So, I’m starting on a new rather large project which needs to be capable of crazy fast performance (maybe not Google/Facebook crazy, but still pretty high spec).
Normally Wordpress is my go-to CMS of choice (don’t want to discuss that here =p), but it’s not going to cut it for this project.
I was thinking of building something from scratch, but in this day and age, that’s a bit silly.
I did some research and I’m thinking Symfony is going to be my best bet. I played around with some of it’s stuff. It’s a bit different (mainly the directory structure), but it seems like a pretty solid properly-namespaced MVC library. I think it’ll fulfill the needs of my project pretty well.
I just wanted to ask everyone that may have used Symfony for general thoughts. Are there any gotchas with it? Is it capable of really high performance (it’s caching engine seems pretty solid, so I’m hoping it is)? Anything else I should know?
Symfony is used by Yahaoo Bookmarks, Yahoo Answers, Delicious, Dailymotion… so yeah, Symfony can definitely perform. And I believe those sites I just mentioned were built with Symfony1. Symfony2 is relatively new and even better.
Overall, I think Symfony is extremely well architected. It’s a fantastic model for good OOP and design patterns. Usually you’d think with frameworks that you’re trading structure for flexibility, but Symfony never felt restrictive. It’s very configurable and flexible. You can use Twig for templates, or raw PHP if you prefer, or any other template engine of your choice. You can use Doctrine ORM, or Propel, or any other ORM, or no ORM. Symfony doesn’t lock you into anything.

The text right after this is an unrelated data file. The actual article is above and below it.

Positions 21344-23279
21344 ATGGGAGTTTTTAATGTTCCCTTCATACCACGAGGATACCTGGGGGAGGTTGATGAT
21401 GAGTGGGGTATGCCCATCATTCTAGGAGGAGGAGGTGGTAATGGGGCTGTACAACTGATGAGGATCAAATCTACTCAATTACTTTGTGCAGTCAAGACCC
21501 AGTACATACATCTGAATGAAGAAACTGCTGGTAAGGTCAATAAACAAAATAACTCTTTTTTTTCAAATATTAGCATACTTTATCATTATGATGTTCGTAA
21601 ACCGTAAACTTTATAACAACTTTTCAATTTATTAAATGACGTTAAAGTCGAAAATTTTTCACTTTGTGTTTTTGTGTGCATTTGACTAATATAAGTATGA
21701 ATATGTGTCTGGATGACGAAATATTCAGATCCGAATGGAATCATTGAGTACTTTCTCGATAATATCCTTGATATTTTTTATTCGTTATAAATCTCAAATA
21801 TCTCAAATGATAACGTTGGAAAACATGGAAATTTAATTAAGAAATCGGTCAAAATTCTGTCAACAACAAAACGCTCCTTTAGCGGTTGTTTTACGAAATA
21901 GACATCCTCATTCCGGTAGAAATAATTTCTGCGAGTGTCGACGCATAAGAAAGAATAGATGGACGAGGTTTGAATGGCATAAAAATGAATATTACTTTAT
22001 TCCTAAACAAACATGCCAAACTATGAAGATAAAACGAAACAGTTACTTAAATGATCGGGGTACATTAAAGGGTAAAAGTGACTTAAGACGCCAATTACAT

I really like Twig and I haven’t used Doctrine before, but I’m liking what I’m reading.
I did a very simple test and it loaded my super simple dev page in 31ms. I’m assuming that’s probably cached (which this site would be largely dynamic), but still… that means that the overall overhead (when using cached content) is only 31ms… that’s pretty light-weight.
Can get even more speed by using a opcache as well.
And for high-performance applications I always recommend using one of the many cloud services.
I personally use Windows Azure, because well I like IIS7 but of course you are not limited to that.
It also forces you to build your application in such a way the allows high performance and reliability.
And yes, PHP functions perfectly with Windows Azure. As does a lot of other services. Almost anything that runs on Windows Server will work.
Apache for example could be installed if you didn’t want to use IIS7.
I actually have opcode caching installed already (APC).
We use Rackspace Cloud for most of our hosting needs. We also have a pretty high end (though smaller) “cloud” in our colo.